Each of these factors will dictate service components that need to be incorporated into the service model and special considerations for service execution. For example, does your product require a physician to administer the product, or is it self-administered? Are there any special monitoring requirements, or does the product require special handling, like cold chain distribution? Does the product have shelf life considerations?
The patient journey depends on a variety of factors, including the disease area, standard-of-care treatment modality, and how the product fits into current standard of care. The goal of support services is to help ensure the smoothest, most streamlined patient experience possible — fully considering issues of access, affordability, and adherence during and after the decision is made to prescribe the product:
The answers to these questions will help to inform the types of services you consider including in your commercialization strategy.
The more conveniently clinicians can get up to speed on the clinical and economic benefits a new product offers, the more likely they are to adopt it. Knowing this — and that most payers, integrated delivery networks, and hospital systems now rely on cross-functional committees to determine which therapy options to adopt — it is critical to incorporate support services that help foster “big picture” understanding of how a product will benefit the healthcare system, while also catering to the prescribing specialty area and expertise level to trigger diagnosis and, if necessary, referral.
For example, if most of your patient population will require treatment from a specialist, but first must present to a primary care physician, then support services should be created to help educate PCPs about the product indications, and, if necessary, referral pathways for patients. Likewise, consider educational services for specialists to understand when to choose your new product over the standard of care, as well as ways to streamline processes, such as through EMR integration and digital prescribing.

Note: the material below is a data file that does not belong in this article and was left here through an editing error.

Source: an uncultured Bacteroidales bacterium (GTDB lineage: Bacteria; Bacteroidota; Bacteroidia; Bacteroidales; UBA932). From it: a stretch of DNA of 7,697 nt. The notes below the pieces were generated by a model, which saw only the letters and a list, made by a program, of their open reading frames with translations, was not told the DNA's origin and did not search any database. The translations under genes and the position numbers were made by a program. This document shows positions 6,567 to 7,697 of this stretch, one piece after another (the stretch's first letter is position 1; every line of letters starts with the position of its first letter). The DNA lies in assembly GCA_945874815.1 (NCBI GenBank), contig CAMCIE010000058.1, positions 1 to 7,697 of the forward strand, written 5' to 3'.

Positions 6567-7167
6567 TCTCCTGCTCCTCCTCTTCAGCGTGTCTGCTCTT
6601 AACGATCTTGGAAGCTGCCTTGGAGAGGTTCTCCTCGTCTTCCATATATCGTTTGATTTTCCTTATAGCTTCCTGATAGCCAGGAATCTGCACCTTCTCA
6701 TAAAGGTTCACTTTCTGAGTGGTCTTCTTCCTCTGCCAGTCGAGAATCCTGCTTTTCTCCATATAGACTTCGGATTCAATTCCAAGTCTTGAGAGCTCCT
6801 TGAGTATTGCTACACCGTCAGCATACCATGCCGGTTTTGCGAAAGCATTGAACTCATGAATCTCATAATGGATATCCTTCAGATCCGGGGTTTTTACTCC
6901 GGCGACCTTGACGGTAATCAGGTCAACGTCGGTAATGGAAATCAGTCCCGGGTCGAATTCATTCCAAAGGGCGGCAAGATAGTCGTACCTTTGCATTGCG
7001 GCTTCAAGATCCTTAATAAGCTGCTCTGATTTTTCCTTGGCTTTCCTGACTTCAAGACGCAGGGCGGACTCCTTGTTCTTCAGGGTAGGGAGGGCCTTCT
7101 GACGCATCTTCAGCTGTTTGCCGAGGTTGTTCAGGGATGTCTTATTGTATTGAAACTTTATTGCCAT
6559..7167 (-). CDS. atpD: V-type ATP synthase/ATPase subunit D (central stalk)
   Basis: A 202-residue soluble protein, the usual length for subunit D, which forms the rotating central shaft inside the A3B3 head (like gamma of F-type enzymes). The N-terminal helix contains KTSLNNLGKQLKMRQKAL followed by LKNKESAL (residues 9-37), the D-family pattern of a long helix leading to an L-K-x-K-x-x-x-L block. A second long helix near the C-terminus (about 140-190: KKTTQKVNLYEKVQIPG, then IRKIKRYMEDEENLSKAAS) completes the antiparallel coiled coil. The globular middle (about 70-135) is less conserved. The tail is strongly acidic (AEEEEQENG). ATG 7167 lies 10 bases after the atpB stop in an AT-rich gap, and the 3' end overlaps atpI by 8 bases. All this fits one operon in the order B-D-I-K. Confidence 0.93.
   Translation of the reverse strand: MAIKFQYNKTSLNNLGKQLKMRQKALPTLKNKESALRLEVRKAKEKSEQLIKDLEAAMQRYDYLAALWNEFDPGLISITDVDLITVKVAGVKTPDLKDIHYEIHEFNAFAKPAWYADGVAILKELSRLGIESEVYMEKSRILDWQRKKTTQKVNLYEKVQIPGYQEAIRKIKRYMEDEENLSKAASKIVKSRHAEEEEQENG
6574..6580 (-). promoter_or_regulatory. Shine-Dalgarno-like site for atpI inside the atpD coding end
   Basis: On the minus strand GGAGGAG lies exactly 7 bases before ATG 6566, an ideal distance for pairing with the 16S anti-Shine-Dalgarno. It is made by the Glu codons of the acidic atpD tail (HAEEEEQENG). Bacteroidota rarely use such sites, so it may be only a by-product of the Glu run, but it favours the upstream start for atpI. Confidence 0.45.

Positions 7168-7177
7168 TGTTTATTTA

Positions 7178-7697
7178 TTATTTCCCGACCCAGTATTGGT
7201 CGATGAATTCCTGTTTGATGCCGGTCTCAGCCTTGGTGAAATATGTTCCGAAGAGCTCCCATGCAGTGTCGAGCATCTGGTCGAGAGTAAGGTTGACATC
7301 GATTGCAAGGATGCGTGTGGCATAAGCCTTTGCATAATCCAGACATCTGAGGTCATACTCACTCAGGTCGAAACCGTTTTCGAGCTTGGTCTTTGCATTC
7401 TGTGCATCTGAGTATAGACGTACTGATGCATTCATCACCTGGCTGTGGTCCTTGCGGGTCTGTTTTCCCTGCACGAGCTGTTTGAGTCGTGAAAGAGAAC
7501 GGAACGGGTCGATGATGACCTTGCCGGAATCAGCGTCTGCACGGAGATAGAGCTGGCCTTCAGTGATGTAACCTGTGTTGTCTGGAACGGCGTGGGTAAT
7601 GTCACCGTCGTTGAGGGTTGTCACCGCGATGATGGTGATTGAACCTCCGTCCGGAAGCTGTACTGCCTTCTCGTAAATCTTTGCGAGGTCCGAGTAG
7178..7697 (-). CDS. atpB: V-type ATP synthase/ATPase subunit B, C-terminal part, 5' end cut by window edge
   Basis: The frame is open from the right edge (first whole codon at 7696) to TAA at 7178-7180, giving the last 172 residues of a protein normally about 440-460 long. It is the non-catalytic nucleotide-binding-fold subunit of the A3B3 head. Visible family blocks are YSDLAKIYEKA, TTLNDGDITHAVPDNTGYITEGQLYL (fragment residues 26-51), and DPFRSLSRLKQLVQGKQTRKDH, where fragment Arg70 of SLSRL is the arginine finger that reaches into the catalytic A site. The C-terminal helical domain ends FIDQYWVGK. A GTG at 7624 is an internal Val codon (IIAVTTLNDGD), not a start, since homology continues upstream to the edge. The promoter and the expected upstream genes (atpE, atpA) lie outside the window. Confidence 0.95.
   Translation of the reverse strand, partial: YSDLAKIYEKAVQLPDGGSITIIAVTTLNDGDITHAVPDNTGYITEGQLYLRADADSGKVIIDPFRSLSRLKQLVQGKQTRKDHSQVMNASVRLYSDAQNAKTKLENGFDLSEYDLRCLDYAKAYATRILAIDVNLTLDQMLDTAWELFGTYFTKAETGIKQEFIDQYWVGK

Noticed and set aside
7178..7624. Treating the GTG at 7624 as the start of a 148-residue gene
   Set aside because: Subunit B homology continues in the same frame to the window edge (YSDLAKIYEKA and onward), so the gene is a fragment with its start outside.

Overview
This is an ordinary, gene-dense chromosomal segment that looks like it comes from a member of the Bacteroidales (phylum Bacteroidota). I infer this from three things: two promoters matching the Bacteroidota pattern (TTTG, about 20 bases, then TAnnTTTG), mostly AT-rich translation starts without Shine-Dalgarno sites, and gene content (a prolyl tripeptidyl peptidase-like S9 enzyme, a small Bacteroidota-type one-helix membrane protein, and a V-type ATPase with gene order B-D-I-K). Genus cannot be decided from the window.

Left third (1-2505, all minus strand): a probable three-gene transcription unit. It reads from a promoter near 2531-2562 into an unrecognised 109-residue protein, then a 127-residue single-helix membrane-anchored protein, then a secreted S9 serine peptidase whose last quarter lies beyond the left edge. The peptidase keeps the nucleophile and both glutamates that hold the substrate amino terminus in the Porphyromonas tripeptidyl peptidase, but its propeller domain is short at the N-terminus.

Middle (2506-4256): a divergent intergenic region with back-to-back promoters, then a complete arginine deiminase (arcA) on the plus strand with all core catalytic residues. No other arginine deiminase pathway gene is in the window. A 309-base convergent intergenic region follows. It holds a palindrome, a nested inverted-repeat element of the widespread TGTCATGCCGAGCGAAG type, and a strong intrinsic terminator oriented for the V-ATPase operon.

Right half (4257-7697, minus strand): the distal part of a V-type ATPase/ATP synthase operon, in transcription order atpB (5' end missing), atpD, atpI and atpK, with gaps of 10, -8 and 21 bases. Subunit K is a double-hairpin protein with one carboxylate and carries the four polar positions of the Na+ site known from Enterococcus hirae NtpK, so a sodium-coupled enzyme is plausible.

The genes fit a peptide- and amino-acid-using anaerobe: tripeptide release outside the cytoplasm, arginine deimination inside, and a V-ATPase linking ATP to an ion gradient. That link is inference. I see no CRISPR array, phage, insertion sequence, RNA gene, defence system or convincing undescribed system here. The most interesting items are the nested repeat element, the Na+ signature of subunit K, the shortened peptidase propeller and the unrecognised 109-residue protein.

After assessing the product type, patient journey, and provider stakeholder needs, your product commercialization strategy can begin to take shape. At this point, begin outlining the tactics to implement as part of your product support service programs, taking into consideration any budgetary needs and/or regulatory requirements or restrictions.
These programs typically provide a range of services that support patient access to therapy, including:
Also, consider the level of support to provide from low-touch — such as automated technology-based support — to high-touch, full-case management support. For example, for low touch, you might provide general information on whether the product is covered through government-sponsored and/or commercial and private insurance programs. For high touch, you might go a step farther and enable your customer service representatives to call an insurance provider directly on behalf of a patient to determine coverage based on that patient’s specific policy.
As you begin to build out your commercialization plan, consider these common areas of support need:
How will customers initiate and access services? Do you need to set up a provider portal or website? Will a designated phone or fax number be needed? Have you established clear standard operating procedures (SOPs) that must be followed? Does a CRM or database need to be set upto support execution of services and as well as meet reporting requirements?